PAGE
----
This past weekend, I was offered a spot in the Need for Speed closed beta. I wasn’t able to take any video or screenshots of the game, but I want to describe how I feel about this newest iteration. Sit back, relax, and listen to the rambling of a slightly mad (insane) gamer.
This newest Need for Speed is a reboot of sorts for the franchise and it definitely shows. There is a slight story and the acting can be a little over the top at times. From what I was able to piece together, the story is about building your dream car. I could be mistaken in that. The story may end up being good in the end. However, I’m not expecting an edge of your seat story. If the story is the passenger in this racing, then who’s driving?
The driver of Need for Speed is the gameplay. I participated in a couple of online races during my time, but I stuck to solo play for the majority of the time. The reason being that I really wanted to get a feel for the game. Could this be the Need for Speed: Underground 3 that fans have been waiting on? The answer is both a resounding yes and no. The gameplay feels like it belongs to the franchise. The cars handle differently based on what tuning setup that you are using. There is a quick tune for those without deep knowledge of cars. This option will allow players to set a fine balance between Drifting and Grip. Don’t go into this game expecting Forza style handling though.
The customization options for Need for Speed need to praised about. There is a lot here for people to be happy with. The last one that I personally remember being happy with was Need for Speed: Underground 2. Just like that game, there is even an option to change sound systems in some cars. The options that I played around with made for some interesting looking kits on my starter car. Players will really be able to personalize whatever car they want and really make it theirs.
There are plenty of races to take part in. These range from time trials to drift races. I’m not sure if was something that I did wrong, but the drift races seemed a little unfair at times. The AI drivers would always be around 30,000 more points ahead of me. I had trouble with one race in particular and couldn’t advance anymore in the story thanks to this little problem. The other races allowed me to come in any other position besides first to advance. That one little race didn’t sour the game for me though. It actually made me push harder to find a good tuning setup for my car to see if I could improve. Admittedly, that hasn’t happened to me in a long time in a racing game.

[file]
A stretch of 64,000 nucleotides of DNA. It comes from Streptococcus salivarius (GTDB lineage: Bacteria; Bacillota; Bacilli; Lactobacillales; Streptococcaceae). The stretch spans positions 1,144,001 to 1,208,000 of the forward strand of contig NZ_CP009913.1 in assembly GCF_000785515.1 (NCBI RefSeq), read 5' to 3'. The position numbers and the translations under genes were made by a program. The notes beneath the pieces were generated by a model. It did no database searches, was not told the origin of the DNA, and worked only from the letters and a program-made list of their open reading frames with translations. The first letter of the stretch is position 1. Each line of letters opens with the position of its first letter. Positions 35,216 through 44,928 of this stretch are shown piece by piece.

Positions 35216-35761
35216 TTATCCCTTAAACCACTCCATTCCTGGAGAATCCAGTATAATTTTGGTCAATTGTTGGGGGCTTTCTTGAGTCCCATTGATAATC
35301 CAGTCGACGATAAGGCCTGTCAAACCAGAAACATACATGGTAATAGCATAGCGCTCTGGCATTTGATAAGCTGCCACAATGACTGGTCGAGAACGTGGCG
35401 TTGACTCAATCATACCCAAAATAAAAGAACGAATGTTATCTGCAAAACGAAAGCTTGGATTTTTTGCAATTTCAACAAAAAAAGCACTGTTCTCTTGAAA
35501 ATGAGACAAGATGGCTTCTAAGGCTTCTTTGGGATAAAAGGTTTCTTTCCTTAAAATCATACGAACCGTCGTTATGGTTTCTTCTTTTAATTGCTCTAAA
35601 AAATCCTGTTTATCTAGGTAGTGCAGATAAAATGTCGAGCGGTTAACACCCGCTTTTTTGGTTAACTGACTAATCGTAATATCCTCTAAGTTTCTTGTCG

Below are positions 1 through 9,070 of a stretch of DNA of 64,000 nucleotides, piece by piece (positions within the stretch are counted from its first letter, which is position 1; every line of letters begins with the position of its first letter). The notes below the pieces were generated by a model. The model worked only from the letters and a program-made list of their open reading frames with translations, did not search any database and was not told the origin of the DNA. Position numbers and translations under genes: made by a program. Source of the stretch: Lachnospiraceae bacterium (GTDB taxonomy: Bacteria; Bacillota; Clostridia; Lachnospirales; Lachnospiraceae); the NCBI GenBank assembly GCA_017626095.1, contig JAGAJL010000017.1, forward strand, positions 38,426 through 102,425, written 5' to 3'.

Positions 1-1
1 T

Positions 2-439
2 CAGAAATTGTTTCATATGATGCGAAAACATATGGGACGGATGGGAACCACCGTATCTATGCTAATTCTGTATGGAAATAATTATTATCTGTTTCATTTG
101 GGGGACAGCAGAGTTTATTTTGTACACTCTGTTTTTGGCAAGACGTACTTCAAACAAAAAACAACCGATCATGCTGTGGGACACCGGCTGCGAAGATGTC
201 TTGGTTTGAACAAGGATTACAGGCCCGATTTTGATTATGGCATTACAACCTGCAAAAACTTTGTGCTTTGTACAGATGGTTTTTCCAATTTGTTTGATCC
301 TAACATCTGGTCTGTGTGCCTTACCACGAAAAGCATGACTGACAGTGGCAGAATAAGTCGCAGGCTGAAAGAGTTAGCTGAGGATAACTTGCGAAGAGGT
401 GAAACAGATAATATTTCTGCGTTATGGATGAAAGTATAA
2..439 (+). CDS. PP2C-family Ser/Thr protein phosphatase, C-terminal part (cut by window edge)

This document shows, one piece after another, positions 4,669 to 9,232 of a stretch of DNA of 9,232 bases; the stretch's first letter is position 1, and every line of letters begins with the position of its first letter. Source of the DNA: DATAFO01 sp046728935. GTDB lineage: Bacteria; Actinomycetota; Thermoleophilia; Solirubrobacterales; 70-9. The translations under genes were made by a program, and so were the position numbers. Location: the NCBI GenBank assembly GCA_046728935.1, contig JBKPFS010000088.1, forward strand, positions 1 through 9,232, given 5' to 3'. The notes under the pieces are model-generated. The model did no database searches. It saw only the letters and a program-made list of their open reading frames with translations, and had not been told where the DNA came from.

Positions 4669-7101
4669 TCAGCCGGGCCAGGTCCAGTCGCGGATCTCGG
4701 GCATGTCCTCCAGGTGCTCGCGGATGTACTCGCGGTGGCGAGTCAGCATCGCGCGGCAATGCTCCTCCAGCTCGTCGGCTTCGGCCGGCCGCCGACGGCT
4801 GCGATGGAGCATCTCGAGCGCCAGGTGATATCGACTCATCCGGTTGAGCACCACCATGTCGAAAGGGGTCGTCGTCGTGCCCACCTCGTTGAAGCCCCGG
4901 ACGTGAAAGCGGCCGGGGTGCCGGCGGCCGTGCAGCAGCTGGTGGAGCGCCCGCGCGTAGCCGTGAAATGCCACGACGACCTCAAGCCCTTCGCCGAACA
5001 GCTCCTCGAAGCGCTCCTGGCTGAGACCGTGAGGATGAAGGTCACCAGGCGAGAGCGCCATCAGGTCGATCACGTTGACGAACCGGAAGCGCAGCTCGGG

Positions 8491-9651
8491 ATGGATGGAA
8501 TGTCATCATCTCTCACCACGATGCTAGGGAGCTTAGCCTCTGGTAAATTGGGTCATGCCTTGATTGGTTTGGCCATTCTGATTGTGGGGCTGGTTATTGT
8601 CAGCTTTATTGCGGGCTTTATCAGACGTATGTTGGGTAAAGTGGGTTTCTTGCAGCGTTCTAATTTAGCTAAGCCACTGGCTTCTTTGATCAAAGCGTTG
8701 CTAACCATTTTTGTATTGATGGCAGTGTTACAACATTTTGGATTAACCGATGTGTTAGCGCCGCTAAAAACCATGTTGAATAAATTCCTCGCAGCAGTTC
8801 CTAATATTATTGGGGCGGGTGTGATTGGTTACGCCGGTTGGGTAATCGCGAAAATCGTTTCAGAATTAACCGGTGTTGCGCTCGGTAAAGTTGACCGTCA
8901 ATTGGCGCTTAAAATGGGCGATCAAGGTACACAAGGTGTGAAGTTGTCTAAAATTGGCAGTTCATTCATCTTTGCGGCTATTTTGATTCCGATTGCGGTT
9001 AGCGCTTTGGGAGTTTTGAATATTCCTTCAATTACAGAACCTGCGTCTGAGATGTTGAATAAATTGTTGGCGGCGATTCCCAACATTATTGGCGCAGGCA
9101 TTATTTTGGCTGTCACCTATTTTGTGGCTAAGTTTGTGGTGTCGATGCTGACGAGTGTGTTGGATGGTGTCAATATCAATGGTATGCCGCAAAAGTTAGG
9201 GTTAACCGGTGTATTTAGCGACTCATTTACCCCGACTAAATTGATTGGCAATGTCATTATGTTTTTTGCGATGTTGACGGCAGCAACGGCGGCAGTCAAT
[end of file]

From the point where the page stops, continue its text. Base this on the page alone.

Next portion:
So how is Need for Speed the Underground 3 that fans have been waiting on? The customization is the best answer that I can give to that. How is the game not the Underground 3 that people have been waiting on? The simple answer is that the game feels like it’s missing something. I haven’t quite nailed down what that something is, but I know that it’s not there. The handling of the cars is as arcadey (this needs to be a real word) as the series should be. The flow of the game felt good as it transitioned from live-action scenes to in-game models. Maybe when the full game come out I’ll be able to say what’s missing. Today is not that day though.
The burning question remains. Is this game worth playing? The answer is yes as long as you have internet access. The handling felt good and there are plenty of customization options to really make your car stand out. If you’re looking for a racing game that isn’t focused on simulating driving a car, then Need for Speed is on track to be that racing game this year.
Need for Speed will be released on November 3 for the PS4 and Xbox One. The PC version will arrive in 2016.